Title: Winter Knights
Author: Harper Fox
Publisher: Carina Press
Amazon: Buy Link Winter Knights
Genre: Contemporary M/M Romance/Paranormal-lite/Holiday
Length: 35000 words
Rating: 5+ stars out of 5
A guest review by Sirius
Summary: Reality and fantasy collide in this beautifully written story, where two lovers learn how to compromise and respect each other with some extra help.
Historian Gavin Lowden is in Northumberland on Christmas Eve for two reasons: to find evidence of a romantic bond between Arthur and Lancelot, and to finally tell his partner Piers that he loves him. Piers has promised to come clean with his conservative family and join Gavin for their first holiday as a couple, but at the last minute, he bails. Devastated, Gavin heads out onto the moors alone, just as snow begins to fall…
Gavin stumbles into an underground chamber, where strange happenings cause him to question what is real and what is fantasy. He’s found by two mysterious men who offer him a bed for the night—and awaken him to nuances of erotic pleasure he didn’t know existed. Pleasure he hopes to share with Piers.
When Piers learns that Gavin has gone missing, he is desperate to find him. He knows now breaking up was a terrible mistake, and he’s ready to take the next step in their relationship—if it’s not already too late.
This story is a part of the Carina Press winter holiday-themed anthology, Men Under the Mistletoe. There are some things I expect in a holiday anthology — reunions, second chances, forgiveness, willingness to move forward from the past hurts and yes, some miracles too. I think this story certainly delivered on all of those themes.
I thought that the setting was beautifully done and I loved how Harper Fox mixed fantasy and reality in it while still making me wonder as to what was real and what was not at the end. Any man who wants to prove that Arthur and Lancelot were real and had a strong bond is a man after my heart as I have such a weakness for those two, so I was bound to like Gavin from the moment he appears on page. I also enjoyed how the writer managed to portray both Gavin and Piers as very layered and flawed, but at the same time likeable characters. I thought that first and foremost the story dealt with the fragility of the human relationships, with how easy it is to destroy something and how much harder to mend it back.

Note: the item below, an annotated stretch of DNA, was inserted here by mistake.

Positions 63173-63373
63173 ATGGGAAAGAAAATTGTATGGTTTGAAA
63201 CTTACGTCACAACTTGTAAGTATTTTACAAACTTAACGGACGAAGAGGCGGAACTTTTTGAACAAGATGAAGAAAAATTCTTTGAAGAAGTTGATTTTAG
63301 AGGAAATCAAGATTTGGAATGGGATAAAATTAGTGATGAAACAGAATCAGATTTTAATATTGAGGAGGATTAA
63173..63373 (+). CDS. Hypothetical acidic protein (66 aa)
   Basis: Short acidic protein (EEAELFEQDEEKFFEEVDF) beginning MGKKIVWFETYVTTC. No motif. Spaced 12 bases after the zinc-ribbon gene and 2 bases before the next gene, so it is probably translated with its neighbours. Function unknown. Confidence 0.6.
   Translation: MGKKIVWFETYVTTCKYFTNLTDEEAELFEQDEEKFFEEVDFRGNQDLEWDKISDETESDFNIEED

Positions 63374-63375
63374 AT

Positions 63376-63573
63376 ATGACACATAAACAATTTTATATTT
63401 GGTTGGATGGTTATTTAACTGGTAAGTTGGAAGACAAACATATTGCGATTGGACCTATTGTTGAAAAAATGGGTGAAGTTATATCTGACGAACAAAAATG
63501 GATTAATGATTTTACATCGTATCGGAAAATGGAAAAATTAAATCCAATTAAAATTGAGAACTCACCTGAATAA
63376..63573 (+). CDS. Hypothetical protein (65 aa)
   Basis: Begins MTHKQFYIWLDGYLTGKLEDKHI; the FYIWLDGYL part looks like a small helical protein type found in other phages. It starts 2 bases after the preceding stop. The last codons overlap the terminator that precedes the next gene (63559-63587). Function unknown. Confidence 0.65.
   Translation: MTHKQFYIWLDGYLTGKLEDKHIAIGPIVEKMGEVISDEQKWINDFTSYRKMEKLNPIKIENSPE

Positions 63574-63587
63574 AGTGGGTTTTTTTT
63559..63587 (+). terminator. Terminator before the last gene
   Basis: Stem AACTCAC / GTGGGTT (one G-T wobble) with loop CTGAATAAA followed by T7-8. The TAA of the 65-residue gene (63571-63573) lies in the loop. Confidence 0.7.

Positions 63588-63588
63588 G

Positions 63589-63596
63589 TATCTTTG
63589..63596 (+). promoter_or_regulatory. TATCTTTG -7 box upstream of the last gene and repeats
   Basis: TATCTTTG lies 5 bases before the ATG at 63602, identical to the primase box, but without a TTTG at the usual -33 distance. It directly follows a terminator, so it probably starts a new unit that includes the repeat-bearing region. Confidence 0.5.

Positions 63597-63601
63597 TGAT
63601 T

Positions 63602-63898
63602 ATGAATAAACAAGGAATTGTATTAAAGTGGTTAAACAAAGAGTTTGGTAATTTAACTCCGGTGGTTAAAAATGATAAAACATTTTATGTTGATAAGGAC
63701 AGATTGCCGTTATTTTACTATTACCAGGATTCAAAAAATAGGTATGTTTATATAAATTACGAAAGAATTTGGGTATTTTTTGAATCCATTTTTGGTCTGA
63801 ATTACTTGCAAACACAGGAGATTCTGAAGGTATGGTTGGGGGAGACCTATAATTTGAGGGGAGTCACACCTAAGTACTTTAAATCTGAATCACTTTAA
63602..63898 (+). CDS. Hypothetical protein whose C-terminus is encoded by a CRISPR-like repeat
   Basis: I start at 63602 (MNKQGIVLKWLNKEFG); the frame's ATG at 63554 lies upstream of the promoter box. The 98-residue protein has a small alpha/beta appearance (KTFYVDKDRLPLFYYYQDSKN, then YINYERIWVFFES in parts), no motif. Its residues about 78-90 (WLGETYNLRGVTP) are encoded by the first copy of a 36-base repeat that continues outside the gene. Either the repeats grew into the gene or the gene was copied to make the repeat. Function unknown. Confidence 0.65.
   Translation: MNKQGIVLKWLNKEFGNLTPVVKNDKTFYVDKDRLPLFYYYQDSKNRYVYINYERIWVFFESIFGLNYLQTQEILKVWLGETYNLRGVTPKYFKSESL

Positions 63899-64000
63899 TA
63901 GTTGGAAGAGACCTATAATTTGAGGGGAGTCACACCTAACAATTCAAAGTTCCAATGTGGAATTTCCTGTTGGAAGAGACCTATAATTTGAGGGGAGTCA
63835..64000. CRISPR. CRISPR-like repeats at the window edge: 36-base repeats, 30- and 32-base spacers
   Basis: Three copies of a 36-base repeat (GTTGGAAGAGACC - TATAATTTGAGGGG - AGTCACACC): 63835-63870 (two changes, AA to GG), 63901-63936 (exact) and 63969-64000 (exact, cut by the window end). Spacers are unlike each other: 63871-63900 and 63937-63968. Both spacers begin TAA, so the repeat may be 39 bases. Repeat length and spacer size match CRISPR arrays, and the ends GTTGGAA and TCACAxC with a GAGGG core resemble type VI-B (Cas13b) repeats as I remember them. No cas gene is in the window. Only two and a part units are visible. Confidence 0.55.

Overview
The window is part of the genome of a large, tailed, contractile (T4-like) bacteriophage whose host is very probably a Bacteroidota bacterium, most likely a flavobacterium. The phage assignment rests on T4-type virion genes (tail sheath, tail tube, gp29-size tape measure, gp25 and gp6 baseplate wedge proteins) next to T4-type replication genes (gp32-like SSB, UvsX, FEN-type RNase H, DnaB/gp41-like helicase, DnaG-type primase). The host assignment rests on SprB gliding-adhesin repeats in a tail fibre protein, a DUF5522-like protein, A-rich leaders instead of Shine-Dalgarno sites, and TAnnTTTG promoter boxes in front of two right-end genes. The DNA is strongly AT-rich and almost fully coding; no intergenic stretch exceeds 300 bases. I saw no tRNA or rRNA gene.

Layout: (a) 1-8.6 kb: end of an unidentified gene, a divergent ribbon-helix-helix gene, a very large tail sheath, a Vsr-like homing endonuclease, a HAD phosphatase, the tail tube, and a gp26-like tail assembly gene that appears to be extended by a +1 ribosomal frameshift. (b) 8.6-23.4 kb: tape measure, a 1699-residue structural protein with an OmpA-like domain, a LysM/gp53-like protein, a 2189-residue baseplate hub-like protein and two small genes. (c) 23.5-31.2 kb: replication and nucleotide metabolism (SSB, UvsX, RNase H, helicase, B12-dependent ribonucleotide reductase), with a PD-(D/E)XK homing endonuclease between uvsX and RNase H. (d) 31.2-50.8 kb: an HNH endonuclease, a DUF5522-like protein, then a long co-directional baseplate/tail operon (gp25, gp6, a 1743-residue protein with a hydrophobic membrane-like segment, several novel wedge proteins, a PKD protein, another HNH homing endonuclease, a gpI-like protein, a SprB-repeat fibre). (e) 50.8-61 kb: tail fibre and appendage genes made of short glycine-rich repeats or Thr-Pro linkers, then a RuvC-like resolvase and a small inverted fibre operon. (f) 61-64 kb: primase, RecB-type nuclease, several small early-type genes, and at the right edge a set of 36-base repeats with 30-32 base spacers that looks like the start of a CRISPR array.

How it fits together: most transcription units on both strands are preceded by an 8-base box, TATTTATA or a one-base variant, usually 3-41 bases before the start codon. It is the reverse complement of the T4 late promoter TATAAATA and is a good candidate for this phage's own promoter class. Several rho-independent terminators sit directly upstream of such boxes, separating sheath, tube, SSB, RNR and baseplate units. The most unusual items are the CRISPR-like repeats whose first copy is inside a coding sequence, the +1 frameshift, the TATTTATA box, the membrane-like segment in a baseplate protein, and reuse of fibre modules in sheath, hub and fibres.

“Exactly. We’re such frail things, Gav. So easy to knock the trust and hope out of us. There has to be something to make us fight.”
I also enjoyed how Fox developed the religious theme in this tale. This is not the first story I have read which deals with one of the characters struggling with reconciling his faith and being gay, but this was one of the few stories which dealt with this theme with such effortless skill and without being preachy at all. Does true faith need to be reconciled with anything or does the one who truly believes understand that loving another person is a part of true faith? Piers may have made a few missteps along the way, but he does know where his heart lies. Gavin does not need to learn how much he loves Piers, but he learns to be more patient and tolerant and realizes how much Piers already moved forward to be with him. It was actually quite refreshing for me to read a story where one of the protagonists is reminded of being patient towards the other who is still somewhat in the closet and who is travelling the road with his own pace. More often than not I am so very annoyed when I read a story where one of the heroes demands that his beloved just needs to get out of the closet and to do it NOW. I was pleased when Gavin learns to change his tune and of course Piers meets him halfway as well.
“He was never going to lapse from his Catholicism any more than I was likely to convert, but our worlds had met somewhere in this shared vision and we both knew it”.
Lastly, just a note for those of you who are sensitive to it, there is, as the blurb hints at, a ménage scene.
Overall I thought this story was just overwhelmingly beautiful. Highly recommended.